Manually decrypt and/or verify PGP/MIME email

Posted on October 6, 2015

With gpg email client plugin like GPGMail, you can easily send encrypted and signed email. Of course, plugin like GPGMail also decrypts and verifies email signature for you automatically. GPGMail use the offical standard way PGP/MIME (rfc3156) to send OpenGPG encrypted and signed emails. What if you received encrypted/signed email in PGP/MIME format while your email client or gpg plugin does not support PGP/Mime? For signed emails, you cannot verify the signature but you can still see the content. For encrypted emails, you get two attachments. I will show you how to decrypt and verify them with only gpg command and a text editor.

Signed Email

First you need to download the source of the signed email. In Apple Mail just click menu File -> Save As to save the message as raw message source. In Outlook.com email web interface, right click the message on the email from the left column, and click View message source, and then manually copy the content to a text file.

Open the saved the message source file in any text editor, search for “multipart/signed” and delete any lines before this line as we don’t need these headers. Then we got something like the following:

1 Content-Type: multipart/signed;
2 	boundary="Apple-Mail=_7A110488-625C-4A1B-84AC-2F9F6F5BC49F";
3 	protocol="application/pgp-signature"; micalg=pgp-sha512
4 Subject: test sign
5 Date: Mon, 5 Oct 2015 06:03:34 +0800
6 Message-ID: <95DAF25D-0323-4ECA-8F3B-98D63E4C2327@icloud.com>
7 To: Crane Jin <xxxx@xxxx..com>
8 MIME-Version: 1.0 (Mac OS X Mail 9.0 \(3094\))
9 X-Mailer: Apple Mail (2.3094)
10 Return-Path: xxxx@xxxx.com
11 X-OriginalArrivalTime: 04 Oct 2015 22:04:02.0543 (UTC) FILETIME=[942E8FF0:01D0FEF0]
12
13 --Apple-Mail=_7A110488-625C-4A1B-84AC-2F9F6F5BC49F
14 Content-Transfer-Encoding: 7bit
15 Content-Type: text/plain;
16 	charset=us-ascii
17
18 singed message
19
20 --Apple-Mail=_7A110488-625C-4A1B-84AC-2F9F6F5BC49F
21 Content-Transfer-Encoding: 7bit
22 Content-Disposition: attachment; filename="signature.asc"
23 Content-Type: application/pgp-signature; name="signature.asc"
24 Content-Description: Message signed with OpenPGP using GPGMail
25
26 -----BEGIN PGP SIGNATURE-----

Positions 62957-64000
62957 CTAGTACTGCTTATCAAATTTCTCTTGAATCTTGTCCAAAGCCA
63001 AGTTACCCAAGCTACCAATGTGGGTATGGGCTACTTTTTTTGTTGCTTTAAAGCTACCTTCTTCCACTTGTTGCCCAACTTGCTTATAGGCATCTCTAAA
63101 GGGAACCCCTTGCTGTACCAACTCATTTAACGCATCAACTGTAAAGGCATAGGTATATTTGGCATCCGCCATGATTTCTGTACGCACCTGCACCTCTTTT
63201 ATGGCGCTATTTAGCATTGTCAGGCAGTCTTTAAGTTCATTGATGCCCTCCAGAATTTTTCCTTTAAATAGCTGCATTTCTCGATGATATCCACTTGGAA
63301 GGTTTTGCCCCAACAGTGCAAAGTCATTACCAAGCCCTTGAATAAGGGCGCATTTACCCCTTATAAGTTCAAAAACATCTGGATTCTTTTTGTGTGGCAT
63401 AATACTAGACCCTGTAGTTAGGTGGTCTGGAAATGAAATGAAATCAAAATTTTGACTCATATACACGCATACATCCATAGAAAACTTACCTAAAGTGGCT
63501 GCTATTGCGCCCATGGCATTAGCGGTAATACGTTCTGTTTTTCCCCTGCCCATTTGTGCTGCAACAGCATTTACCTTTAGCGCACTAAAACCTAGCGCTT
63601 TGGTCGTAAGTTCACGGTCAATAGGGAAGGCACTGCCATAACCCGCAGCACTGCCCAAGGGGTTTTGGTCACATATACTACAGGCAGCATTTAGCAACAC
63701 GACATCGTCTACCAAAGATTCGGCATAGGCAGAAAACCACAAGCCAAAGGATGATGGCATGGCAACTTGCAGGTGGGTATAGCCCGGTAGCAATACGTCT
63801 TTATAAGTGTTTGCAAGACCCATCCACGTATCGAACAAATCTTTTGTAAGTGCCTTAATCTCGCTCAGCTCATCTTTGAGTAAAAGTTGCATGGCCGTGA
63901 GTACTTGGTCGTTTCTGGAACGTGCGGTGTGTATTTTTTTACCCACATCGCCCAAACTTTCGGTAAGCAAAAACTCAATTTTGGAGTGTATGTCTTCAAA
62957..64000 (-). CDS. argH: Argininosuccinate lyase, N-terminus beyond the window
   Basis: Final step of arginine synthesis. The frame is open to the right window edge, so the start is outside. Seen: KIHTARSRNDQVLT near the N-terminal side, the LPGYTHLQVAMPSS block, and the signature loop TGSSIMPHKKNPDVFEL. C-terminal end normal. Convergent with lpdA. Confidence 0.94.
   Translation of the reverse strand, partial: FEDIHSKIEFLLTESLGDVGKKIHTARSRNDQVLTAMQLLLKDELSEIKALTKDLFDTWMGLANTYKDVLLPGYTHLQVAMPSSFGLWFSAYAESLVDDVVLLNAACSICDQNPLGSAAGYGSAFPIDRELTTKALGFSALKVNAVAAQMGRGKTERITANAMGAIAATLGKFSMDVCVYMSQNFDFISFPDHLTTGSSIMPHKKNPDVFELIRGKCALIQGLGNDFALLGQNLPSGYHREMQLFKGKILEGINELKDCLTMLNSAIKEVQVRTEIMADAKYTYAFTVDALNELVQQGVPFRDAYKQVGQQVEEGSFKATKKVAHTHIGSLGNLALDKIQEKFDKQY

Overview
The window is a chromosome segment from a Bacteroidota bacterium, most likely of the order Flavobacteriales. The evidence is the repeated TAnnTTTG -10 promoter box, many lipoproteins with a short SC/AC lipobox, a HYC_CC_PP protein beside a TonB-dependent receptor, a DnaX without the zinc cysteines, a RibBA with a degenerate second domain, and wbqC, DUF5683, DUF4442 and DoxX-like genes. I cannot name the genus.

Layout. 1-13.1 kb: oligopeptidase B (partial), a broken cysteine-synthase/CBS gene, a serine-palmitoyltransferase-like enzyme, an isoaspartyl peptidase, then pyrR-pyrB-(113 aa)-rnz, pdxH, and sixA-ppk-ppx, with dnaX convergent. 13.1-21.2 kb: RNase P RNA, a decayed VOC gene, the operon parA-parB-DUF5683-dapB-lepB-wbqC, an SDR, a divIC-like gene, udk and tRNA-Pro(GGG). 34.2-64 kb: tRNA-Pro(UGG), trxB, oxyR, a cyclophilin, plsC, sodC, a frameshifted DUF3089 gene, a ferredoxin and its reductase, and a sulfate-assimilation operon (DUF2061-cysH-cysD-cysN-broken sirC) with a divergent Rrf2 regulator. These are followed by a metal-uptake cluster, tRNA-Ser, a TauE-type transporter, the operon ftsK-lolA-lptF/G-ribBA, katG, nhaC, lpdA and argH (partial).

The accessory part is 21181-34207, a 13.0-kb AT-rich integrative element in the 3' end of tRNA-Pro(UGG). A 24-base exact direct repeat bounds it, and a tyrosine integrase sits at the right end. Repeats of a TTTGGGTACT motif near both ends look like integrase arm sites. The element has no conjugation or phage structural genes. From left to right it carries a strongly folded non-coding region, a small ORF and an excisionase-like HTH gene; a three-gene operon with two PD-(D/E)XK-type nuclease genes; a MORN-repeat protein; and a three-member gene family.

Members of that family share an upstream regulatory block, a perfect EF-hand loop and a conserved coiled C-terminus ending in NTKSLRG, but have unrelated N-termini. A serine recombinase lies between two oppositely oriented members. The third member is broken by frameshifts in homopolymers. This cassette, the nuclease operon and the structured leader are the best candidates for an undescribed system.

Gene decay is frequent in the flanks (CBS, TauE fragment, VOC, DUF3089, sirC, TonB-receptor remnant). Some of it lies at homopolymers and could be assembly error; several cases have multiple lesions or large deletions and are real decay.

27
28 iQIcBAEBCgAGBQJWEaJGAAoJENI21RduwrDCy04QALctCwg6epM2MVb5GtlNus7p
29 sNr0zWnZQLHcDIAnAqqcS3yId1doYLok6YHGuVZQ4TwJ6XwtswC+QS8DBqaRsWC7
30 RckPSbb0EK47OK4DdlmDvZnYEB+jPunPqhYCEAvyv85394J0RdkSb+P7bV/IEmNd
31 suiFT5zt/U+aW2DQpug1ianM7GrOB1eLYLIeAexNql4mDSrRnBxRcPQq8bu3A93q
32 ukwXJCdeNRPG0aPez6x0wvQi4Zn/Uh0gFwe7rtHzxSSatlxEPRuVGx1eHK6g/8+p
33 J99S88KriSe2R4XGuRCUMiHhPzDSAYuEbqfc4tMmEKzvzx0dAFhcCIYmtVeoKwol
34 Q3DBCdSk1+jDmW70N8eS1U/X7mlE8PmZ0i1MyR5XH0qDodx9EEF0phiBJG79E0u9
35 UTvdYjv3BsK3YpDRK/HdJ8oPMntH+MtDJw8gC9P7oFBsTzKTqe4PJ8tcsBBAMD+C
36 ZmJd/FvoiejksfgayxBfAUCNphewOoLwEzFXccTi95/c1MJ5kjhTr75cT0/zfyoL
37 BRtxhQSdyjZsI0m6BYP7z1R8jLDufmguy3boWW6riaRYvvyGISg1PT2qjDJkY5Sr
38 23WAdFDYltPHbDUzatA6UUh4jDcJpnSyAC4/NgNooAjyJt4cqCi5Cw5bRX2YCjOt
39 CjV4RBDbKRbx4y0doRSy
40 =qHUN
41 -----END PGP SIGNATURE-----
42
43 --Apple-Mail=_7A110488-625C-4A1B-84AC-2F9F6F5BC49F--

The email message consists of two parts: line 14 ~ 18 is what has been signed (note do not include the tail blank line), line 26 ~ 41 is the signature. Save these two parts as separate files, for example, message.txt and signature.asc. Now you may already know how to do the rest:

gpg --verify signature.asc message.txt

Encrypted and Signed Email

For this one, we use a more complicated example. Say the email you received has an attachment and a body, and the email was signed by sender and then encrypted to you. As I mentioned at the beginning, for this case you will see the email message as two attachments and no content in the body. If the email was sent by GPGMail, the two attachments will be named as “Mail Attachment” and “encrypted.asc” which you can clearly know “encrypted.asc” is what we need. Actually, “Mail Attachment” is just a plain text